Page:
The revelations of a CIA assessment charging that the Russian government interfered in the 2016 election in order to help Donald Trump, and Trump’s contemptuous dismissal of the charge as “ridiculous,” have set off another round of ugly, divisive commentary regarding both the legitimacy of the election and Trump’s alleged ties to Russia.

Yet the charges of Russian responsibility for the e-mail hacks of the Democratic National Committee and of Clinton campaign chairman John Podesta have been repeated so often and so emphatically that it’s become easy to forget that they have yet to be conclusively proved.

While the CIA asserts that Russia interfered with the election in order to assist Trump, it is by no means clear that the nation’s other intelligence agencies agree on all of the details. What is clear is that WikiLeaks managed to obtain a trove of often embarrassing and self-serving e-mails written by DNC officials, Clinton campaign operatives, and media elites. But exactly how did it obtain them? Were they leaked, as WikiLeaks founder Julian Assange claims, or were they deliberately stolen by Russian hackers? We still don’t know for sure. What we do know is that Podesta fell victim to a common (and obvious) spear-phishing ploy, and that the DNC’s system was penetrated by what is widely believed to be a group of Russian-speaking hackers associated with the Russian government. Yet the nature of that association is far from clear.

Even so, we find it troubling that these charges of Russian interference are serving to distract from the very real domestic challenges that threaten our democracy: growing voter suppression, the influence of corporate and dark-money PACs, gerrymandering, and an anachronistic Electoral College that, twice in the past 16 years, has undermined the preferences of American voters.

It is also troubling that the finger-pointing over the leaked e-mails has provided Clinton campaign operatives and surrogates with an excuse for deflecting criticism of the kind of campaign they ran. There’s a striking cognitive dissonance at work here: Liberals who have traditionally been wary of the national-security state and justifiably suspicious of its claims seem to have become its most vociferous supporters, at the very same time that former intelligence officials are urging caution. A former chief of Russian analysis at the CIA, writing in The National Interest, noted that while some of the facts “indeed support the judgment that the Russian government was behind the operations, each is also consistent with alternative explanations.” Another former CIA counterterrorism official told Newsweek, “My main concern is that we will rush to judgment. The analysis needs to be cohesive and done the right way.”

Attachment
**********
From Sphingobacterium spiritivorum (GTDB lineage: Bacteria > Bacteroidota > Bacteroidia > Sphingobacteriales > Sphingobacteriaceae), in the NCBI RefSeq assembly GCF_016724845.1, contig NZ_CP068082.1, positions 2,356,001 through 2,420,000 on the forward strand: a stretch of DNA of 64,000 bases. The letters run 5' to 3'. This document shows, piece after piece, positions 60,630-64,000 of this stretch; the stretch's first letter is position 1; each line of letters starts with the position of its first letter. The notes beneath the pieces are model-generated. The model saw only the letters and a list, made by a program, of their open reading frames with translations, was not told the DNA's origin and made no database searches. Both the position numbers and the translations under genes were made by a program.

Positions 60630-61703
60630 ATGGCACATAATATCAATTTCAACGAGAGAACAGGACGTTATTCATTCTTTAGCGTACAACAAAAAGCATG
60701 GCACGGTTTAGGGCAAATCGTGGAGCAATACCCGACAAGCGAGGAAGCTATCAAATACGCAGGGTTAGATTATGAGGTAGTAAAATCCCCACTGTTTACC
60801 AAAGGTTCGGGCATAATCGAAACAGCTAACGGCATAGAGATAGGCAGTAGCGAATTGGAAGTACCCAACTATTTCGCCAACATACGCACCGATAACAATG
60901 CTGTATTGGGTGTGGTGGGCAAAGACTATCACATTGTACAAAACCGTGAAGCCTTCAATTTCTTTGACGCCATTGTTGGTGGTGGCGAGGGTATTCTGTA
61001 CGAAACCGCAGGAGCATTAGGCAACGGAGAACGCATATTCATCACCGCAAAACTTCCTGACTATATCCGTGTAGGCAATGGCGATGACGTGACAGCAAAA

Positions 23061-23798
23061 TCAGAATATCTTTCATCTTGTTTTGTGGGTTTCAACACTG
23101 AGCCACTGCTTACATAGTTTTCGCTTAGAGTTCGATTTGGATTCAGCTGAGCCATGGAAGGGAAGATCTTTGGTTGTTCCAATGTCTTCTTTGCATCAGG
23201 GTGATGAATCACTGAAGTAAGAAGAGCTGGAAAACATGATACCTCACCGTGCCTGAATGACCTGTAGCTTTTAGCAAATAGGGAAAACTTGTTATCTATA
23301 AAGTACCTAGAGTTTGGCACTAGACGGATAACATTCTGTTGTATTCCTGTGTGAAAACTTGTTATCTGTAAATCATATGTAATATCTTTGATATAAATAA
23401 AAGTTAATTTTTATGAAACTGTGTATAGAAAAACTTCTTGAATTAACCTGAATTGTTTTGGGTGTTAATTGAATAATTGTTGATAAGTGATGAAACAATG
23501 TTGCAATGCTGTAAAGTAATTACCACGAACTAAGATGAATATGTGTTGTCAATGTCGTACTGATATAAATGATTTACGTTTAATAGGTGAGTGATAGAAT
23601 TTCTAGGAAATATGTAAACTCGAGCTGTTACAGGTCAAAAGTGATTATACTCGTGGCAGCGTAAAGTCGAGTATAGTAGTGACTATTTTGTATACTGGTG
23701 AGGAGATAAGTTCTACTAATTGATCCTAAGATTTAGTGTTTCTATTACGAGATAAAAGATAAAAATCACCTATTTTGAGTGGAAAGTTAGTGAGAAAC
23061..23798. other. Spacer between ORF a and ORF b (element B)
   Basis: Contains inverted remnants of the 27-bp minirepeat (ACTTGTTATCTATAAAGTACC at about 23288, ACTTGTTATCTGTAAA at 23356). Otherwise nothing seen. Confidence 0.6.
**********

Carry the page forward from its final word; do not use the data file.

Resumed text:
Yet even if it’s proved beyond a shadow of a doubt that the Russian government did try to interfere in the election, are we really to believe that the blue-collar workers who voted for Trump by the thousands in Ohio, Michigan, Pennsylvania, and Wisconsin (all states that President Obama won in 2008 and 2012) did so only because they were swayed by the contents of the DNC and Podesta e-mails? The Obama White House doesn’t seem to think so. Recall that following the election, it released a statement saying, “We stand behind our election results, which accurately reflect the will of the American people.”

Nevertheless, the current debate, such as it is, has been plagued by a disturbing trend—and it’s one that we’ve seen before: If you express doubts about whether the Russian government hacked the election, or question whether the hacking rose to the level of undermining our electoral system, or simply demand evidence for this tremendously significant allegation (some people making it allege “warfare” by a nuclear-armed country), you are labeled a Trump apologist, a Putin puppet, or both.